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Author Tips on Writing an Opening Sentence

writing an opening sentence

One of the crucial situations stages authors have to deal with upon starting their first draft is writing an opening sentence. Should it start with a normal sunny day before the gruesome murder takes place? Or should a profound statement about my principle in life will pull it off?

Some perhaps missed the importance of novel openers as baits to make your readers come wanting more from your book. Aside from the book cover, novel beginnings need to hook your reader, establish or give a hint to a dramatic situation that they need to know about as you transition to the next phase of your story.

Some love to open their stories with a weather or anything cliché opener that is typically read on books. Most likely, when that happens, what would’ve been your potential reader have gone off to a different section of the bookstore to look for a ‘better’ book. The good news is, you don’t have to experience the same fate. You can nail a brilliant one by learning these tips on writing an opening sentence.

Short and clear sentences are attractive

Don’t underestimate the impact of short openers. Nobody wants to read an open-liner that takes nearly sixty seconds to read. Always imagine your readers as busy shoppers in hunt for the best books they could find in a short period, and you’re in a competition of thousands of books in one bookstore alone.

One good example is Leo Tolstoy’s Anna Karenina. He started a profound statement that makes the reader curious about families and what makes them unhappy. “All happy families are alike; each unhappy family is unhappy in its own way.”

Start with an uncanny detail

J.M. Barrie’s famous children’s classic Peter Pan opened his story that describes more about its theme “All children, except one, grow up”.

This brings readers to Peter Pan the main character inhabiting the mystical island of Neverland. Barrie’s strange detail about a child who never grows up, hooks readers in wanting to know the magic behind a child who never grows up.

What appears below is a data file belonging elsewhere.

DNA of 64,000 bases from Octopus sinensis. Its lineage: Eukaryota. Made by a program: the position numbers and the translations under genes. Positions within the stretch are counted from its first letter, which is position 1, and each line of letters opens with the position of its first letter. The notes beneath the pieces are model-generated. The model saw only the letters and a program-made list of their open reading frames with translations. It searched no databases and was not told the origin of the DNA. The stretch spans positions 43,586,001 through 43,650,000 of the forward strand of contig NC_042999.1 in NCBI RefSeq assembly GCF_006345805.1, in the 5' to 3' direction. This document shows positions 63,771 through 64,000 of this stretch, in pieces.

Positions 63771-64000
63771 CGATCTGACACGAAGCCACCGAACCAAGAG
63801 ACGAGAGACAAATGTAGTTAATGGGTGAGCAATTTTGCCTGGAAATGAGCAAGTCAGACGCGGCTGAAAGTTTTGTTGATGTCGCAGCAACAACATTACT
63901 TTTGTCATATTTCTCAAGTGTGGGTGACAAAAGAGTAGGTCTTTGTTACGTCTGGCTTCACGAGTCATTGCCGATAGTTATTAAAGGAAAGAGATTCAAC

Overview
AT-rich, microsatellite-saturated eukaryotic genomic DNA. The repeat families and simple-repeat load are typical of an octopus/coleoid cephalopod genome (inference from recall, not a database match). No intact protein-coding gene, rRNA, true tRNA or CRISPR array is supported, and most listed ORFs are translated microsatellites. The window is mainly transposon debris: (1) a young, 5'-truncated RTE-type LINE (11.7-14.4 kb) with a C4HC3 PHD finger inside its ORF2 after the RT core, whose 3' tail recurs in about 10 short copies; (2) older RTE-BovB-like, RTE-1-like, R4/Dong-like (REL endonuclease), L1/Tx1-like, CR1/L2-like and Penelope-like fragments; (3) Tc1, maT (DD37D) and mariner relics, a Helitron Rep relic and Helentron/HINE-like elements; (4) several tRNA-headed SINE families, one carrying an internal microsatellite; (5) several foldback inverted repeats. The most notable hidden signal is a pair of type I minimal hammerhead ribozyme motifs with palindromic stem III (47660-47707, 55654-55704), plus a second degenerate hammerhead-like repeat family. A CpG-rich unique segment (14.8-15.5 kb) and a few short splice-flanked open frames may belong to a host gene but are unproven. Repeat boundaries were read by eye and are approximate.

Don’t start with a weather

Opening your story with weather are elevator conversations your readers have no interest in knowing about. Unless the weather has a great impact on your story’s development. Then perhaps you can get a little more creative rather than starting with it-a-was-a-bright-sunny-day-when-it-all-started.

Establish your character’s voice

Jadie Salinger’s The Catcher in the Rye introduces the character’s blunt and indifferent point of view:

If you really want to hear about it, the first thing you’ll probably want to know is where I was born, and what my lousy childhood was like, and how my parents were occupied and all before they had me, and all that David Copperfield kind of crap, but I don’t feel like going into it, if you want to know the truth”.

Conceptualize a straightforward and interesting way to bring your main character’s personality into the light. This manner gives your audience an idea of the kind of character that will leave them interested more about his story.

Let them know about the rules

These are rules about your fictional story. It can be an odd rule that your readers can participate in. If your story is about deciphering clues to find out who the murderer is, you could open your story with an event where the victim is normally spending his day like no murder is going to happen later. You can find a good example of J.K. Rowling’s Harry Potter and the Philosopher’s Stone:

“Mr. and Mrs. Dursley, of number four, Privet Drive, were proud to say that they were perfectly normal, thank you very much. They were the last people you’d expect to be involved in anything strange or mysterious because they just didn’t hold with such nonsense.”

Nailing a brilliant opening sentence can be daunting. Aspiring authors don’t want to be spending a huge amount of time on the first lines of their story, so learning from the best is the best treat you can get for yourself. Good beginnings will always lead you to good endings.

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